Cold Test Results

For the testing of PSUs, we are using high precision electronic loads with a maximum power draw of 2700 Watts, a Rigol DS5042M 40 MHz oscilloscope, an Extech 380803 power analyzer, two high precision UNI-T UT-325 digital thermometers, an Extech HD600 SPL meter, a self-designed hotbox and various other bits and parts. For a thorough explanation of our testing methodology and more details on our equipment, please refer to our How We Test PSUs - 2014 Pipeline post.

Note: As the Andyson Platinum R 1200W cannot follow the test protocol guidelines without overloading its 3.3V/5V lines, the load derating factor DV of these two lines is being reduced to 50%. To explain why, we will be putting up a pipeline post shortly to explain the matter, as it applies to several other units.

Even if its low load efficiency is not much to look at, the Andyson Platinum R 1200W meets the 80Plus Platinum certification requirements with ease. It manages a maximum conversion efficiency of 94.2% at 40% load and an average of 92.8% within the nominal load range (20% to 100% of the unit's capacity). When the load is reduced below 20%, the efficiency plummets, dropping to 81.7% at 10% load and further down to just 74.7% at 5% load. This was to be expected, as this is how SMPS PSUs operate. A 5% of a unit this powerful corresponds to an output of 60W, ample to power a modern system while it is idling, so higher low-load efficiency would be more than welcome.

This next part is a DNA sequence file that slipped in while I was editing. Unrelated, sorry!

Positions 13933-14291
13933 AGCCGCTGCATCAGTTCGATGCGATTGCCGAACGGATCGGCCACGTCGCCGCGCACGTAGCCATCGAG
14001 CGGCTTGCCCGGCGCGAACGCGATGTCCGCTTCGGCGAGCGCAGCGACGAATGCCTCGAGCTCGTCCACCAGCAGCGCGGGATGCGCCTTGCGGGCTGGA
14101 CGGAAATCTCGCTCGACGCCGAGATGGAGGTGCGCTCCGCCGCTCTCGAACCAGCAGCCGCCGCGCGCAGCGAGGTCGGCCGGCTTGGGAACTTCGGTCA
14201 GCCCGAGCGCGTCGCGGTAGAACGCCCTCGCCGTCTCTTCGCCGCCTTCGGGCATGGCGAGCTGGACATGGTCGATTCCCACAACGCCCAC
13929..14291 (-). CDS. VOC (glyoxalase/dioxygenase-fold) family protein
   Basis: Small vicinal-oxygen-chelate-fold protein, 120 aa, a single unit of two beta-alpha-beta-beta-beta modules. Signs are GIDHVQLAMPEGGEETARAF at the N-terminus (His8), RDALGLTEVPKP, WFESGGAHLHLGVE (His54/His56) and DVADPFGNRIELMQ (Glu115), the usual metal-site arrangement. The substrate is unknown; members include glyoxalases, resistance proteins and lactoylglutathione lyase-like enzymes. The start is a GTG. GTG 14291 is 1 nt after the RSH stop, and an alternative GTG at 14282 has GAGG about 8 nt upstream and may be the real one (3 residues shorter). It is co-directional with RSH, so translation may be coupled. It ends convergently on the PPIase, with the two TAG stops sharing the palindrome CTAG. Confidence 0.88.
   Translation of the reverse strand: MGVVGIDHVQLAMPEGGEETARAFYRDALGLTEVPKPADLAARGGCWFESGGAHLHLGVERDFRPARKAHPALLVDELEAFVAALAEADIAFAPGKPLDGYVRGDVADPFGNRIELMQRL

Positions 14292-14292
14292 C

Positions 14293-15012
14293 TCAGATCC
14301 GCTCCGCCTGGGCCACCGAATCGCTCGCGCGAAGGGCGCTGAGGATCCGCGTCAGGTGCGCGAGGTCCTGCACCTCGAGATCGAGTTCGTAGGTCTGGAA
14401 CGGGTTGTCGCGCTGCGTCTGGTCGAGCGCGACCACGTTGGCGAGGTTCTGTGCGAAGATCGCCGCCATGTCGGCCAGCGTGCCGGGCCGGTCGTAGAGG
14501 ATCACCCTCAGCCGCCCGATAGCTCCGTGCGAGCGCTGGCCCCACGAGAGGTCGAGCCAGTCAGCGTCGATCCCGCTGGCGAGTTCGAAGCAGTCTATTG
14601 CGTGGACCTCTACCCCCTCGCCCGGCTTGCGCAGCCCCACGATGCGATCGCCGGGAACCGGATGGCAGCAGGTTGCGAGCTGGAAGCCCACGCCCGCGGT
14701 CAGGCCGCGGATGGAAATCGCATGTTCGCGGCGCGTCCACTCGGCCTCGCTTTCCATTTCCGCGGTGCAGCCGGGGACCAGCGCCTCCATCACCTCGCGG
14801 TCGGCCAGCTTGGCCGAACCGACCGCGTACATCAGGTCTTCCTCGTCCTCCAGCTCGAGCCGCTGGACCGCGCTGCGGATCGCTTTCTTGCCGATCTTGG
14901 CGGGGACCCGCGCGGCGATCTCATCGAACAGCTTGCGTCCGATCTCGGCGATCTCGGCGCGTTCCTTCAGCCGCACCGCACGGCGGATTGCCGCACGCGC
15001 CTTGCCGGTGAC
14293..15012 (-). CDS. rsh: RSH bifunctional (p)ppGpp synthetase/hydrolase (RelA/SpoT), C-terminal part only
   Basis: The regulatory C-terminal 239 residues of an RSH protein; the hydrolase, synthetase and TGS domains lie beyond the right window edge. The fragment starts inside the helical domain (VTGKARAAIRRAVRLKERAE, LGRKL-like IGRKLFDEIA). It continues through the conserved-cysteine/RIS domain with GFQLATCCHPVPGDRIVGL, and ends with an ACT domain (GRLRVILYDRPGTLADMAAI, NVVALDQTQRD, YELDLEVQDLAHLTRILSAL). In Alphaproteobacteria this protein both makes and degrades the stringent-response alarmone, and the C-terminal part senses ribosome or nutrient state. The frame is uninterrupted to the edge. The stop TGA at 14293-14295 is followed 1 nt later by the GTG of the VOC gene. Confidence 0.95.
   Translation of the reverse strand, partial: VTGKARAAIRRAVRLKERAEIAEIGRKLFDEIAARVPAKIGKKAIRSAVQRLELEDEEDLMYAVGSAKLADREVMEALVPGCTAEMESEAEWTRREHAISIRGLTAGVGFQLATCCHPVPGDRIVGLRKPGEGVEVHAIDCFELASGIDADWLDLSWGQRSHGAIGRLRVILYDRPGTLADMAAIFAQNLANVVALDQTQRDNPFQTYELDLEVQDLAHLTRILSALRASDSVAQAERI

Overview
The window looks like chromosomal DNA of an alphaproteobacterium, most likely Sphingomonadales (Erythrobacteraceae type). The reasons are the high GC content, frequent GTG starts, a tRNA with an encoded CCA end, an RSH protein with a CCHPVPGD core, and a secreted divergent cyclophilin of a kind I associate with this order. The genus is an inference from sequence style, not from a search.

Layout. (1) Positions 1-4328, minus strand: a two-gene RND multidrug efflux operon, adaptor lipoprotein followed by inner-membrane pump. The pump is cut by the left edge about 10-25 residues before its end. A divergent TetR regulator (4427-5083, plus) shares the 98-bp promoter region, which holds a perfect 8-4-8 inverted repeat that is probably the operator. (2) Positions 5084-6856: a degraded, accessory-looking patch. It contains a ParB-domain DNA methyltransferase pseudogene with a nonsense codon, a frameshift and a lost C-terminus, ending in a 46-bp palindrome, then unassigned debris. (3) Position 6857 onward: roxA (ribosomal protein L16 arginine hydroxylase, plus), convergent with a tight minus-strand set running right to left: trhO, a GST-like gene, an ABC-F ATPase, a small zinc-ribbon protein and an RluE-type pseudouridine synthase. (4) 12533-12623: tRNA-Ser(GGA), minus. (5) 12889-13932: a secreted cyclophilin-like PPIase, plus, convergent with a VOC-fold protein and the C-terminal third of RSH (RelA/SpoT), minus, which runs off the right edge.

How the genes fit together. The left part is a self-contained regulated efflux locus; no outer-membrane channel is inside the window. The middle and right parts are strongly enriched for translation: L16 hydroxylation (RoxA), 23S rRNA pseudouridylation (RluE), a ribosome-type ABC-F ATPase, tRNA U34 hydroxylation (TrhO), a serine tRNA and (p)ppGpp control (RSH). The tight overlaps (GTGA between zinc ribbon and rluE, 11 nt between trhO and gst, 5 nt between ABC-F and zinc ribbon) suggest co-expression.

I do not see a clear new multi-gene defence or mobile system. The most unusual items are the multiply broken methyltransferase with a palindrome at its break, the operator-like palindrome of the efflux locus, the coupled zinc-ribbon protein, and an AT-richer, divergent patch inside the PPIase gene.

Due to the very high efficiency and the presence of adequately sized heatsinks, the Andyson Platinum R 1200W maintains very low internal temperatures without overworking its cooling fan. The temperature of the heatsinks barely surpassed 65°C under maximum load, when 100 Amperes were flowing from the transformer to the distribution PCB. The cooling fan displays a "stepping" behavior, staying entirely quiet up to 40% load and then stepping up each time that the load increases. Even with a load of 1kW, the noise levels are tolerable for daily use, with the fan pushing the borders of comfort only at maximum load.

The Andyson Platinum R 1200W PSU - Internal Design Hot Test Results
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  • TurboTastic - Friday, April 24, 2015 - link

    80 Plus isn't marketing if you're paying the electric bill!
  • DanNeely - Friday, April 24, 2015 - link

    At the 10-15 cent per kWh electric rates common in most of the US the price premium for a platinum PSU only pays off over a gold one if you're running 24/7 at full load; and even that takes several years. If you only game a few hours/day and leave your PC at idle/off the rest of the time you might as well go with a sanely sized cheaper one. If you're unfortunate enough to be paying several times that then even casual gaming will push the payback period to a reasonablish timeframe.
  • Laststop311 - Saturday, April 25, 2015 - link

    Unless you want your PSU operating in its fanless mode as the high end semi fanless psu's dont kick then fan on till around 30% load. 30% of 1500 is 450 watts of fanless operation while a 500 watt supply only has 150 watts of fanless operation. Some people care about noise.
  • CrazyElf - Saturday, April 25, 2015 - link

    80 PLUS actually means very little for real world efficiency. They usually send their best units to ECOS. It's real world efficiency that counts under load and often the ones with the stickers are overrated.

    As far as the costs - it's only a few dollars per year because we're talking single digits. The purchase price vastly overshadows that. I'd go with voltage, ripple, and reliability any day over advertised efficiency.
  • meacupla - Sunday, April 26, 2015 - link